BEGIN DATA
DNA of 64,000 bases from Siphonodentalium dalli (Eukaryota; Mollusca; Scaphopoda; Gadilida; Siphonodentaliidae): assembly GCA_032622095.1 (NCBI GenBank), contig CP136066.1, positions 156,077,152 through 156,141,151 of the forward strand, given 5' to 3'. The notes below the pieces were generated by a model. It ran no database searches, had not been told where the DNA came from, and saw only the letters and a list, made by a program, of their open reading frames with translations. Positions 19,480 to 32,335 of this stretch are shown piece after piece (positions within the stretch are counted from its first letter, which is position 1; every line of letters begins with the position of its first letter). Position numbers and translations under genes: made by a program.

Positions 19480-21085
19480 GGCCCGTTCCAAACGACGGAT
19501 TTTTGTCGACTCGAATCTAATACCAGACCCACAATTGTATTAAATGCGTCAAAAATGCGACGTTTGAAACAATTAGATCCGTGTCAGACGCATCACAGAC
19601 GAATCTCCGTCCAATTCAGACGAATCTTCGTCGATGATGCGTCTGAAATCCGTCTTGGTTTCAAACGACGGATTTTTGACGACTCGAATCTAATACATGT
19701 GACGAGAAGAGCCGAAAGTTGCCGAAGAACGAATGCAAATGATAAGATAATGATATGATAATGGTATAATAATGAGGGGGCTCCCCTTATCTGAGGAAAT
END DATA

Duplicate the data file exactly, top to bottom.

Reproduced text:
DNA of 64,000 bases from Siphonodentalium dalli (Eukaryota; Mollusca; Scaphopoda; Gadilida; Siphonodentaliidae): assembly GCA_032622095.1 (NCBI GenBank), contig CP136066.1, positions 156,077,152 through 156,141,151 of the forward strand, given 5' to 3'. The notes below the pieces were generated by a model. It ran no database searches, had not been told where the DNA came from, and saw only the letters and a list, made by a program, of their open reading frames with translations. Positions 19,480 to 32,335 of this stretch are shown piece after piece (positions within the stretch are counted from its first letter, which is position 1; every line of letters begins with the position of its first letter). Position numbers and translations under genes: made by a program.

Positions 19480-21085
19480 GGCCCGTTCCAAACGACGGAT
19501 TTTTGTCGACTCGAATCTAATACCAGACCCACAATTGTATTAAATGCGTCAAAAATGCGACGTTTGAAACAATTAGATCCGTGTCAGACGCATCACAGAC
19601 GAATCTCCGTCCAATTCAGACGAATCTTCGTCGATGATGCGTCTGAAATCCGTCTTGGTTTCAAACGACGGATTTTTGACGACTCGAATCTAATACATGT
19701 GACGAGAAGAGCCGAAAGTTGCCGAAGAACGAATGCAAATGATAAGATAATGATATGATAATGGTATAATAATGAGGGGGCTCCCCTTATCTGAGGAAAT